As we wandered through the old city of Pamplona, we periodically heard music with live bands in the streets and throngs of young people singing and dancing, celebrating Easter. Their joy was infectious. We passed one final street with standing room only before leaving the fortress. I liked Pamplona so much, I hope we can return someday and spend more time, a feeling I experienced frequently throughout our trip.
Back on the road, we headed west instead of due south to Madrid. Our next destination? Burgos, Spain (with one unexpected stop in between)! Though it added a few kilometers to our route, we were excited to see the famously magnificent Gothic cathedral in Burgos that AG had recommended.
We knew we wouldn’t make it before dark, so we planned to find a camping place nearby. Not far from the town of Logroño but still in the region of Navarre, we saw a large rocky mound high up on a hill, barely visible in the fading light of day. It appeared to be some sort of castle or fortress, but not one with the clear silhouette of a castle on a hill we’d become accustomed to seeing. The slopes of the small mountain were covered with tress that gave way to a charming little village and acres of vineyards.
On a whim, we pulled off the only road we saw into town and snaked our way through the tiny village, making turns we thought might lead up hill. Sure enough, we found a sign with the name Castillo de Monjardín pointing up a one-lane dirt road that provided little challenge for even our very low-carriage 4WD VW. Our old 4Runner would have outright mocked this poor little country road with its minor ruts and potholes. It still felt good to be doing a little off-road adventuring! Topping the final rise, we hopped out of the car and investigated what looked like a large old pile of rocks topped with a spare metal cross.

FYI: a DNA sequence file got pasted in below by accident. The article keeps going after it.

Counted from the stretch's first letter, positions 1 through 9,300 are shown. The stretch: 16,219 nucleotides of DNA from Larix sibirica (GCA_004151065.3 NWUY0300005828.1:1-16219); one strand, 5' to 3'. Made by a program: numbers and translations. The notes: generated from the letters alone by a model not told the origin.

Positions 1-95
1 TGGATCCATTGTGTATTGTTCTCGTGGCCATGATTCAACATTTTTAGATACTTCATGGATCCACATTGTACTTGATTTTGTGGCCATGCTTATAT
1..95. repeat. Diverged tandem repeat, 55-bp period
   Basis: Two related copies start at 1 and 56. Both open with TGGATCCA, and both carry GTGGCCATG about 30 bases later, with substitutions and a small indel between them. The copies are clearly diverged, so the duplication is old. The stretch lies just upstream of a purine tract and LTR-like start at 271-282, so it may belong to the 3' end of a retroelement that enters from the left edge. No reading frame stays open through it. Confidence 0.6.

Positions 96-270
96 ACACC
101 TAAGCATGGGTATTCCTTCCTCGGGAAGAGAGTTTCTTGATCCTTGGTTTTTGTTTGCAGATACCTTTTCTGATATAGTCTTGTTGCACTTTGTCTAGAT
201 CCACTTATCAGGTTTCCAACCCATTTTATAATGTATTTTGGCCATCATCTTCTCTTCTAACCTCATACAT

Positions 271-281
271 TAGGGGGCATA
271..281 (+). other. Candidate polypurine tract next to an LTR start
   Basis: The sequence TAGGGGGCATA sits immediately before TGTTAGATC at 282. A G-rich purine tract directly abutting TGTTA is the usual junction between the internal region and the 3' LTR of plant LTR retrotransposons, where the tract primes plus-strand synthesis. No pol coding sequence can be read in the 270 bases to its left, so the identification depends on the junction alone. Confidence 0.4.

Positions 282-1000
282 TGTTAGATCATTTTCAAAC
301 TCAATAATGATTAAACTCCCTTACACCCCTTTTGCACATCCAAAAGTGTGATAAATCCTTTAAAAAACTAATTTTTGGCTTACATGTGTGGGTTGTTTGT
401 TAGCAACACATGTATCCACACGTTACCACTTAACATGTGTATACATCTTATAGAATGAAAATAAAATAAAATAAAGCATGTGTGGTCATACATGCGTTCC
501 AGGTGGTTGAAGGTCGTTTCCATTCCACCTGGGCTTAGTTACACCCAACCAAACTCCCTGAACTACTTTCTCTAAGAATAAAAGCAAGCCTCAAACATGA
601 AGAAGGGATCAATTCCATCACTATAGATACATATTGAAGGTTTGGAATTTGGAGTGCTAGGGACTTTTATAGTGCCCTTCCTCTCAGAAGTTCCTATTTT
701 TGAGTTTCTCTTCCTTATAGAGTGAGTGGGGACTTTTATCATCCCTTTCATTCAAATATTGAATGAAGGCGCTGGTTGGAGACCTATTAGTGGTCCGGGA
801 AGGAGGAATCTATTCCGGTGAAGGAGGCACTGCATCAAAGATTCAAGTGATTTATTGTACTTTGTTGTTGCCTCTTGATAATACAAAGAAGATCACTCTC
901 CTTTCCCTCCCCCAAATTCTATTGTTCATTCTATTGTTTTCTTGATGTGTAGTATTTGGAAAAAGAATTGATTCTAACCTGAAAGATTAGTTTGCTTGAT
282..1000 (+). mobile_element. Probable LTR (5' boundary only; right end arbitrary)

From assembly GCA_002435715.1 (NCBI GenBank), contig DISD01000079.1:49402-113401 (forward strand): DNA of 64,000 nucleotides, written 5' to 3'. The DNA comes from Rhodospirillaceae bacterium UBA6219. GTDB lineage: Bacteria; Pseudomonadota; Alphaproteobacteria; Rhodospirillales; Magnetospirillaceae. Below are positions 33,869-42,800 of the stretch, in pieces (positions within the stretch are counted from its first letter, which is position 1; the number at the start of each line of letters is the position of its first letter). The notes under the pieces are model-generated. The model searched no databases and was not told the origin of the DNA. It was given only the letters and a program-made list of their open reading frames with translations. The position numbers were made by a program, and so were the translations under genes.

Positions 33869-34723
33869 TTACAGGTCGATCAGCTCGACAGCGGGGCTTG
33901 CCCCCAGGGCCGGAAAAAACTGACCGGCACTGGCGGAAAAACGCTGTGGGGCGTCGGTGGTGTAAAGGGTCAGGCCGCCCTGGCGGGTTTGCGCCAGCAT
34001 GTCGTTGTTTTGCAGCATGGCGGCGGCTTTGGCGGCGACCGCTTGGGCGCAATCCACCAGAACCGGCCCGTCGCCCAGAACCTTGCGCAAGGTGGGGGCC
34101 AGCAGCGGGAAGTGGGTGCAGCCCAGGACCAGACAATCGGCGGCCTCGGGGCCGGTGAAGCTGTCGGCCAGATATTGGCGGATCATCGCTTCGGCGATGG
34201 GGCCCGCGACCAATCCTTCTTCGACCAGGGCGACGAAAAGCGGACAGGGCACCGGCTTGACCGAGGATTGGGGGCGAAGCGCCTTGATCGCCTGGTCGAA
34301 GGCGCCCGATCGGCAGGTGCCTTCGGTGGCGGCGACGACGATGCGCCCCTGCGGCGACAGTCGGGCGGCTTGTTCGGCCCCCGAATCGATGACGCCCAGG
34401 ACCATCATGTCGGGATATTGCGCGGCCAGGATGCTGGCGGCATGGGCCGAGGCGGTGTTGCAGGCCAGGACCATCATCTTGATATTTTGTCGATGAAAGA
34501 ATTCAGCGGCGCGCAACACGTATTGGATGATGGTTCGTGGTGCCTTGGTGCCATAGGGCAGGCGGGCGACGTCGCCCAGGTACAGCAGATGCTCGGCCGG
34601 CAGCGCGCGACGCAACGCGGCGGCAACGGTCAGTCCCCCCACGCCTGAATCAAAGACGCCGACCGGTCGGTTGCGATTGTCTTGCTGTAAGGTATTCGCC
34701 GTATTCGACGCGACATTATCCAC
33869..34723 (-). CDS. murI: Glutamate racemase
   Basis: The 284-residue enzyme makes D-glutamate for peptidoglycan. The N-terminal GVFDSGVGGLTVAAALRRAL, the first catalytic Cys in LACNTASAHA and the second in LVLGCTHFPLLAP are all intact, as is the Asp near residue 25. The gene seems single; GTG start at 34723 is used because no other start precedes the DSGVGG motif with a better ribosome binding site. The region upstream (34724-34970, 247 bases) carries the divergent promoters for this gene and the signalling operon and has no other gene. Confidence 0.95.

It really was a castle, albeit one that stopped being maintained long ago. Not only was it slowly crumbling back into the earth and a bit eerie in the twilight, but it was completely deserted. This was our kind of place! We had found a camping spot for the night, so we set about making some chili for dinner with our camp stove and savored it with a loaf of fresh bread we’d bought earlier in the day.
Trav interrupted our dinner to ask: “Do you realize that a thousand years ago on this same spot, someone died…right here?!” Gah! Food for thought, Travis. Thanks.
Despite his dark ruminations, we were graced with a beautiful sunset as night fell, making it a truly unforgettable Easter, and I fell asleep excited to investigate the entire castle the next morning.
The orange pins mark our travel for day two, from Aire de Service de la Corrèze in France to Castillo de Monjardín in Spain. The blue line roughly follows our entire 10-day travel path.
This month, Trav and I finally took a bona fide vacation. He took a week off over Easter weekend, which left us with a solid 10-day chunk of time to go somewhere. We decided it was our chance to get outta Dodge!
It isn’t that we don’t like Switzerland (we do, more and more), but one can only watch the flowers blooming and the birds singing for so long. We needed to head out for parts unknown, to visit places where people still commit the occasional petty crime, where trash is still occasionally tossed on the ground, and where the woods grow wild and unchecked. Somewhere different, somewhere new. So we packed a bag of sandwiches and snacks for road tripping, gratefully left Touille with Carlos & Nicole downstairs knowing they’d take good care of her, and put out huge bowls of food and water for the kitties. During one last check of the house, we found Brisco contentedly hanging out in a kitchen cupboard where we’d accidentally locked him while packing. (It really was an accident this time.) With that, we were out the door and headed for parts largely unknown.
We didn’t have much of an itinerary except that we were planning to be in Madrid late the following night to stay with a friend, AG, for a few days. The same friend had sent us a list of things we could do while in Madrid if we were interested, as well as a few suggestions for sites she recommended in Spain along the way, notably the Burgos Cathedral and Basque Country in the north.